Members of the investigation team, which included the NTSB chief scientist, an NTSB structures engineer, an NTSB materials engineer, a BFU accredited representative and a representative from the FAA's Rotorcraft Directorate, conducted a thorough review of Eurocopter's study and concurred with the findings of the study as presented.
The 63-year-old PIC held a commercial pilot certificate for rotorcraft-helicopter, had a valid second-class medical and had accumulated over 11,000 hr. flight time, 824 hr. of that in the EC135 T1. He had flown 13 hr. in the preceding 90 days. All ground and flight training records indicate satisfactory performance with no deficiencies noted. However, two American Eurocopter instructor pilots who had provided the pilot with EC135 T1 instruction from 2002 through 2008 told the NTSB of concerns they had with statements the accident pilot had made during training.
The first instructor pilot provided the accident pilot with his initial transition ground school training in 2002, followed by recurrent training in 2003, 2004 and 2006. The instructor pilot reported that during his training in 2002, the accident pilot displayed an abnormally high degree of pressure to accomplish flights from the helicopter's owner and that he was visibly shaken when discussing the amount of pressure he received.
The instructor stated that during the week he spent training the accident pilot, the conversation regarding his employer often turned to the difficulties he endured to keep flights on schedule.
The instructor revealed that the accident pilot stated that it would not be uncommon to fly the helicopter's owner from Seattle to his home on Vashon Island, Wash., when the weather conditions at night were so poor that they would follow the ferryboat lights to navigate across the bay under foggy conditions.
The first instructor pilot also reported that in 2004 he provided the accident pilot recurrent training after an incident that damaged the helicopter. He told investigators that the accident pilot stated that he was to fly to Vashon Island to pick up the owner's wife to fly her to the Seattle airport. After landing on the island, the accident pilot left the helicopter's engines running and the controls locked while he loaded the passengers and bags. When he attempted takeoff, the cyclic control lock was still engaged, which resulted in damage to the tail boom following the attempted landing. The instructor pilot added that the accident pilot admitted to him that he was flustered because he had to hurry and depart as soon as possible.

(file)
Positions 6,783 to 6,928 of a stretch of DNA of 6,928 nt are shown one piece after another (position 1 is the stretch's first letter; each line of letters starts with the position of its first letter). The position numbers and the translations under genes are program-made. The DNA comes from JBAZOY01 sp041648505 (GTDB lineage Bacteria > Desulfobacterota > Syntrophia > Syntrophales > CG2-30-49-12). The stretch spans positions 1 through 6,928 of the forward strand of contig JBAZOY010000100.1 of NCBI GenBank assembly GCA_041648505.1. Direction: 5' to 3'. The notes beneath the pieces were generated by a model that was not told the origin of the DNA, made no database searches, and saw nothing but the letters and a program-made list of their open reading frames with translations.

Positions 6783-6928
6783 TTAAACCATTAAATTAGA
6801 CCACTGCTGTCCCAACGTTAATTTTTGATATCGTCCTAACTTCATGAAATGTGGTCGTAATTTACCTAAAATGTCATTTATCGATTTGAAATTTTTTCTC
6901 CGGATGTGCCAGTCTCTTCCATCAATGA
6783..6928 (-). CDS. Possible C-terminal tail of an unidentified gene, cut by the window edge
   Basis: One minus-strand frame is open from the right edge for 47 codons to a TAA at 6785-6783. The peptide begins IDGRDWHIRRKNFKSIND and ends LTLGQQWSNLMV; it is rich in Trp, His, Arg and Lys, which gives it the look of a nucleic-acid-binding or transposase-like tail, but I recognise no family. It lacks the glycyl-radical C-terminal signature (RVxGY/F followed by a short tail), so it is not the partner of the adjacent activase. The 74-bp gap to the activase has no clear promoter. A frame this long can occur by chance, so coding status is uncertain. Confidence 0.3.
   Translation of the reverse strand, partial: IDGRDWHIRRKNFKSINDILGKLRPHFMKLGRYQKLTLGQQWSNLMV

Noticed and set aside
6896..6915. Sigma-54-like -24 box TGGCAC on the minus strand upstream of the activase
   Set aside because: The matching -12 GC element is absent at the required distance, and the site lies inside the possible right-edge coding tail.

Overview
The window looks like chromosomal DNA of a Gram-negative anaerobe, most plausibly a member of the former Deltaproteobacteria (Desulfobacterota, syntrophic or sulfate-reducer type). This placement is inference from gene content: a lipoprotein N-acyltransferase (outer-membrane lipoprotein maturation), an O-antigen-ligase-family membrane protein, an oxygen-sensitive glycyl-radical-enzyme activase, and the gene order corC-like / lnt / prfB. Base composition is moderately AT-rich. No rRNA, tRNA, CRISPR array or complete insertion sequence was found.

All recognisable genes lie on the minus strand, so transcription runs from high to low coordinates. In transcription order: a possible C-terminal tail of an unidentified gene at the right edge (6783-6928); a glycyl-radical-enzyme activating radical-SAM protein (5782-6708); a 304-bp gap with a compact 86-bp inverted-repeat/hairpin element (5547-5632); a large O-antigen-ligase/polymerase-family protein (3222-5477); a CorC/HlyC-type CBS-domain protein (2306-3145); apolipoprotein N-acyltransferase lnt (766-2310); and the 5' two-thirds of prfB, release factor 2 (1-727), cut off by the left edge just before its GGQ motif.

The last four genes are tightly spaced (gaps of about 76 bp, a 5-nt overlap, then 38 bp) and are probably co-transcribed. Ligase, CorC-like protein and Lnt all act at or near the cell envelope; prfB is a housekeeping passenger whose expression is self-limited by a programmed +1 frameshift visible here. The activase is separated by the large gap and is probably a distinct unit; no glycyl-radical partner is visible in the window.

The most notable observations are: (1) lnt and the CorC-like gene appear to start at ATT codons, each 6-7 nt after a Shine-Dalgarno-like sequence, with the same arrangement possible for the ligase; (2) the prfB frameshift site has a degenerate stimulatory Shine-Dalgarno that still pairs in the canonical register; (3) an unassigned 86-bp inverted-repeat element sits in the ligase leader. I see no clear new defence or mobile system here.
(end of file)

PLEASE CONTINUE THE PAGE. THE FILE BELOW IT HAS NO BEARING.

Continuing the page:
The second instructor pilot, who provided instruction to the accident pilot during summer 2008, stated that he remembered the pilot commenting about how the helicopter's owner dominated the cockpit duties before a flight. The accident pilot revealed that when the owner flew (even though he was not rotary-wing rated), he would get in the cockpit, flip switches and go. The instructor reported that he felt that the accident pilot was intimidated by the owner and would not insist that proper aircraft procedures be followed.
In a submission to investigators, the chief pilot for flight operations at the owner's company characterized the accident pilot as a Vietnam-era combat pilot who had also flown for the U.S. Forest Service in the Pacific Northwest, a very demanding region of the U.S. in which to fly. Additionally, he characterized the accident pilot as a conscientious and professional pilot in every sense of the word, and a person who would not be intimidated.
The Owner (Fixed-Wing) Pilot
The owner-pilot was 64 years old. He sat in the right seat with his daughter on his lap. He possessed a private pilot certificate for airplane single-engine land issued in 1967. Investigators could find no recent medical certificate. Additionally, the investigation failed to reveal any information about the owner-pilot's training or total flight hours. Certainly, he was not rated to fly helicopters. When asked if the owner ever flew the helicopter, the chief pilot responded that it was common for him to fly and that, “He liked to fly.”